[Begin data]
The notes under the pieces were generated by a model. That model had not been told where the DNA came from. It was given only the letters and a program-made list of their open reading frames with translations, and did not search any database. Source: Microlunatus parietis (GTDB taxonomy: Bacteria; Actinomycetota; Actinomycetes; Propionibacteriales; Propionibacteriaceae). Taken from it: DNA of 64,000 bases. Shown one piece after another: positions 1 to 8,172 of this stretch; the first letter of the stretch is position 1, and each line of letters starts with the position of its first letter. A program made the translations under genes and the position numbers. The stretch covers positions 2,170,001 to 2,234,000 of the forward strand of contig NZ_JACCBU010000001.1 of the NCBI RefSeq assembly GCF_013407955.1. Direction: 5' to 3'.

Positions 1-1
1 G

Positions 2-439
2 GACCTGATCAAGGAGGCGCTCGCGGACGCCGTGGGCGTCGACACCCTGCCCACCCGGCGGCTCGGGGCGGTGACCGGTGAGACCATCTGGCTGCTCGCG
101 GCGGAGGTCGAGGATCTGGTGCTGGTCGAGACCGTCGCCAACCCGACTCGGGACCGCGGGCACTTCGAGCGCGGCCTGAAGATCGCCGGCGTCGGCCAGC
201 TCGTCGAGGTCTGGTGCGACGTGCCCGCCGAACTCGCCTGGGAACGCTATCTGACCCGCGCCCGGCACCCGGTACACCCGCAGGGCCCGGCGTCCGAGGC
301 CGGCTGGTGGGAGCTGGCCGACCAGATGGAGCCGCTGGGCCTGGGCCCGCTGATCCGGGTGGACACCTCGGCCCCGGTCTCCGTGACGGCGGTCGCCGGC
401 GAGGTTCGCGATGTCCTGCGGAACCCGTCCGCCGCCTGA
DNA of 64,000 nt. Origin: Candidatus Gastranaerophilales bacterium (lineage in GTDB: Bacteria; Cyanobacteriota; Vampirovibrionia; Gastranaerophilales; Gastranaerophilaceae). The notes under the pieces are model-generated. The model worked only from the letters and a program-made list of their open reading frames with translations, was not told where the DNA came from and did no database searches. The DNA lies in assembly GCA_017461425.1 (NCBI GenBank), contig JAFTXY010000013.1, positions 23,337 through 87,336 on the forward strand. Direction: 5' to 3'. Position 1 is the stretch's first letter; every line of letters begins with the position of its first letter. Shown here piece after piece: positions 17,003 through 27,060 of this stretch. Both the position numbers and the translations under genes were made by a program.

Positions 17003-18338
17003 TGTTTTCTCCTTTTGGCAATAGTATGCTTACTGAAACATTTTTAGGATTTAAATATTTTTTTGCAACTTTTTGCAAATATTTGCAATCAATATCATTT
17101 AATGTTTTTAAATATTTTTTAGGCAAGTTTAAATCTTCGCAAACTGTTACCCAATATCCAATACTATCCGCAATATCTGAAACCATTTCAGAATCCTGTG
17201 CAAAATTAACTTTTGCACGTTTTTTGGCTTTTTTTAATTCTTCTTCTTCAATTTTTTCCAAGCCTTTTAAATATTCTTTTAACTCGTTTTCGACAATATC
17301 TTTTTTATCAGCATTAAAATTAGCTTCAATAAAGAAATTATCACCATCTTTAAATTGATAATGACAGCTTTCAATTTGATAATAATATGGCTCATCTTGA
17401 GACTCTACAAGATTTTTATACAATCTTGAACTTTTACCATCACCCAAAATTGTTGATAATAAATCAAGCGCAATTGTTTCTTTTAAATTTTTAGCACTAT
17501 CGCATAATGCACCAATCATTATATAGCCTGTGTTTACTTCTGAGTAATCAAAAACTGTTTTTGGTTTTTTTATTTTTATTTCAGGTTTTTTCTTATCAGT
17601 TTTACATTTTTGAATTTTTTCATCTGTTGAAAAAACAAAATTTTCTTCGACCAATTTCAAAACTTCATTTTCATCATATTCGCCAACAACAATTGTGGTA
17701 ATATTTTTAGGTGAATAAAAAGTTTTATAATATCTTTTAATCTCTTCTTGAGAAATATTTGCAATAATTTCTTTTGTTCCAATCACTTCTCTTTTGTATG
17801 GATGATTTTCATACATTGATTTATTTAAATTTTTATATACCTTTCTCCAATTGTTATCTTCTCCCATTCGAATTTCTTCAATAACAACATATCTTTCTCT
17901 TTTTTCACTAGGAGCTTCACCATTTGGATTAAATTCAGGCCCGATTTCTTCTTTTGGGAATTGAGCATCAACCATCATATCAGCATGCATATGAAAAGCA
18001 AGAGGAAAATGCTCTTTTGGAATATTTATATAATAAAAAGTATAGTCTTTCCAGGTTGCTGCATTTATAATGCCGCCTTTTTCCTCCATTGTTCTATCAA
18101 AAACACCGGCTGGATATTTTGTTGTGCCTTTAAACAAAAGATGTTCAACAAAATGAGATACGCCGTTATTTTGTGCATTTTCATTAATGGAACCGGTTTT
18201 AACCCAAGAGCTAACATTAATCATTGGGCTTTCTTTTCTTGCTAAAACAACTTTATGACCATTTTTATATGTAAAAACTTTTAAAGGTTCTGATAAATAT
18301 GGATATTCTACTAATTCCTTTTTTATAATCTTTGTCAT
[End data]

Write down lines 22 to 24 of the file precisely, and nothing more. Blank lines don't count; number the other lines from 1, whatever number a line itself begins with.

18001 AGAGGAAAATGCTCTTTTGGAATATTTATATAATAAAAAGTATAGTCTTTCCAGGTTGCTGCATTTATAATGCCGCCTTTTTCCTCCATTGTTCTATCAA
18101 AAACACCGGCTGGATATTTTGTTGTGCCTTTAAACAAAAGATGTTCAACAAAATGAGATACGCCGTTATTTTGTGCATTTTCATTAATGGAACCGGTTTT
18201 AACCCAAGAGCTAACATTAATCATTGGGCTTTCTTTTCTTGCTAAAACAACTTTATGACCATTTTTATATGTAAAAACTTTTAAAGGTTCTGATAAATAT